This is one of my favorite quotes from Marcus Aurelius who was the Roman Emperor 161 to 180 CE and a pretty awesome Stoic Philosopher. Let’s take a look at what this quote really means:
“It’s the truth I am after, and the truth never harmed anyone. What harms us is to persist in self-deceit and ignorance.”
Sometimes I like to draw a parallel between Stoicism and Buddhism, but in Buddhism, the truth is known and it is referred to as the Four Noble Truths. That doesn’t mean Buddhists don’t seek the truth, they certainly do, my reference is to what the Buddha taught as the ultimate truth in the Four Noble Truths. Here Marcus Aurelius is seeking the truth and reminding us that the truth cannot harm us. We can seek the truth or as he says we can live in self-deceit and ignorance. I think this quote by Marcus Aurelius is inspirational and prescriptive, seek the truth, and avoid fooling yourself and being ignorant.
What other way should you live your life, but seeking the truth? Seeking the truth means being inquisitive, learning, and not being satisfied with bullshit explanations. Don’t believe the stories people tell you, when they want you to do things, question them. Your favorite word as a truth seeker is “why”. As a truth seeker, your life will have more meaning and you will enrich your understanding of the world.
Go ahead my friend the world needs more Truth Seekers!
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About Marcus Aurelius
Marcus Aurelius ( or ; Latin: Marcus Aurelius Antoninus Augustus; 26 April 121 – 17 March 180) was a Roman emperor from 161 to 180 and a Stoic philosopher. He was the last of the rulers known as the Five Good Emperors (a term coined some 13 centuries later by Niccolò Machiavelli), and the last emperor of the Pax Romana, an age of relative peace and stability for the Roman Empire. He served as Roman consul in 140, 145, and 161.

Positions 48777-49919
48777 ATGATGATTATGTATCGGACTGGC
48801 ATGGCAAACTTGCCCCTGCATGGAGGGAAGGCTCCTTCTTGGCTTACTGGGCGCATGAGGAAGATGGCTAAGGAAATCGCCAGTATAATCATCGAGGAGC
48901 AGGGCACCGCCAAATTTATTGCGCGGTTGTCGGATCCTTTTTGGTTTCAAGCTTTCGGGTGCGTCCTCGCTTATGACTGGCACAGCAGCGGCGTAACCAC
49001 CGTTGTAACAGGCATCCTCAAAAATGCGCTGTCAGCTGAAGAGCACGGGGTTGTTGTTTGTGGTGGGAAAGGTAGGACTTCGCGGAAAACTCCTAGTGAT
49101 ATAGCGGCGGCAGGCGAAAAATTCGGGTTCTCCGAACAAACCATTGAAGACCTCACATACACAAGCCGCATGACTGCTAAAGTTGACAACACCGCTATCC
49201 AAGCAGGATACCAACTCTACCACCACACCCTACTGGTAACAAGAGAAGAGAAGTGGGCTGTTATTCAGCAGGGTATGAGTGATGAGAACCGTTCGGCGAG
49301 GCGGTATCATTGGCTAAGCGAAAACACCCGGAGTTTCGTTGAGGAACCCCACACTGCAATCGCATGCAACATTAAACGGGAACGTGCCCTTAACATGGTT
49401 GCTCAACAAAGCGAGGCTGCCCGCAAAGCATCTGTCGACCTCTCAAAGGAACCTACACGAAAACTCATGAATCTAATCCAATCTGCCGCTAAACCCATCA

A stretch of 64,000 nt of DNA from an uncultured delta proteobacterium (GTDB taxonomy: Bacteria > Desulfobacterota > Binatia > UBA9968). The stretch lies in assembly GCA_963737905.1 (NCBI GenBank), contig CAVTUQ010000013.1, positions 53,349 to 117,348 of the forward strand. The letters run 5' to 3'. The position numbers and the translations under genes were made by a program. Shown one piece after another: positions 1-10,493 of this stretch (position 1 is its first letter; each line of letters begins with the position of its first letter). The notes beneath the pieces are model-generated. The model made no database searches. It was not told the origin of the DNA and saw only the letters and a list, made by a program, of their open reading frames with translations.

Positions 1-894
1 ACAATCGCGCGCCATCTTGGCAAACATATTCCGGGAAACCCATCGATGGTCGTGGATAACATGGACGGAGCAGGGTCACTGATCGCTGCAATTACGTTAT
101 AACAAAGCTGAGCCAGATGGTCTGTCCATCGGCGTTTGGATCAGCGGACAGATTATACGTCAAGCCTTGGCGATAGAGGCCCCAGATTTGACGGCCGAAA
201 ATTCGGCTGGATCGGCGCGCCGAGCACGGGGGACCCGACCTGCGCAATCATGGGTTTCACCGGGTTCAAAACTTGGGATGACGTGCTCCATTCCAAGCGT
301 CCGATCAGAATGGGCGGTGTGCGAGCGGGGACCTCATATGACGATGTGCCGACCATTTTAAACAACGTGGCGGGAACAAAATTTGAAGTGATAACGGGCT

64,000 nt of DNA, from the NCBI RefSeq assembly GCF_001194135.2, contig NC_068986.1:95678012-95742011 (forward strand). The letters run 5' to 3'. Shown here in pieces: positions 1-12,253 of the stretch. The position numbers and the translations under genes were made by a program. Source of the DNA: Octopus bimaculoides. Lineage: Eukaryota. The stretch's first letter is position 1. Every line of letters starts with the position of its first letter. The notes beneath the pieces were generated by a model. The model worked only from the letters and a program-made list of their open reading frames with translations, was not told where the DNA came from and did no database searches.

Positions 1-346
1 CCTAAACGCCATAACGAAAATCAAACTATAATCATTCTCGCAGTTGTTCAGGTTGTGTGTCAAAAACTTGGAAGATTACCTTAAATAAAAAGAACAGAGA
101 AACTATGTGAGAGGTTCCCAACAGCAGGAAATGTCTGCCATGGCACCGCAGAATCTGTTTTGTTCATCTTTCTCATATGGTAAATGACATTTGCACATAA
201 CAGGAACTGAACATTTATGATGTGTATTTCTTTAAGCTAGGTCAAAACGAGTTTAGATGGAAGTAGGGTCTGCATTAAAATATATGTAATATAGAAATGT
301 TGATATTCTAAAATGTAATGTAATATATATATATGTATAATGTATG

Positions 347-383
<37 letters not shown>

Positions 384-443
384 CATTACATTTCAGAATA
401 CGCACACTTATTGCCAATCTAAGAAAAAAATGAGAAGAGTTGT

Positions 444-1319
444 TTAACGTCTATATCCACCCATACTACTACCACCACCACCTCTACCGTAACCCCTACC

Marcus was born during the reign of Emperor Hadrian to the emperor’s nephew, the praetor Marcus Annius Verus (III), and his wife the heiress Domitia Lucilla. Following the death of his father, Marcus was raised by his mother and grandfather Marcus Annius Verus (II). After Hadrian’s adoptive son, Aelius Caesar, died in 138, the emperor adopted Marcus’ uncle Antoninus Pius as his new heir. In turn, Antoninus adopted Marcus and the son of Aelius, Lucius (later to rule as Emperor Lucius Verus alongside Marcus). Hadrian died that year and Antoninus became emperor. Now heir to the throne, Marcus studied Greek and Latin under tutors such as Herodes Atticus and Marcus Cornelius Fronto. He kept in close correspondence with Fronto for many years afterwards. Marcus married Antoninus’ daughter Faustina in 145. Antoninus died following an illness in 161.
The reign of Marcus Aurelius was marked by military conflict. In the East, the Roman Empire fought successfully with a revitalized Parthian Empire and the rebel Kingdom of Armenia. Marcus defeated the Marcomanni, Quadi, and Sarmatian Iazyges in the Marcomannic Wars; however, these and other Germanic peoples began to represent a troubling reality for the Empire. He modified the silver purity of the Roman currency, the denarius. The persecution of Christians in the Roman Empire is believed to have increased during his reign. The Antonine Plague broke out in 165 or 166 and devastated the population of the Roman Empire, causing the deaths of five million people. Lucius Verus may have died from the plague in 169.
Unlike some of his predecessors, Marcus chose not to adopt an heir. His children included Lucilla, who married Lucius, and Commodus, whose succession after Marcus has become a subject of debate among both contemporary and modern historians. The Column and Equestrian Statue of Marcus Aurelius still stand in Rome, where they were erected in celebration of his military victories. Meditations, the writings of “the philosopher” – as contemporary biographers called Marcus, are a significant source of the modern understanding of ancient Stoic philosophy. They have been praised by fellow writers, philosophers, monarchs, and politicians centuries after his death.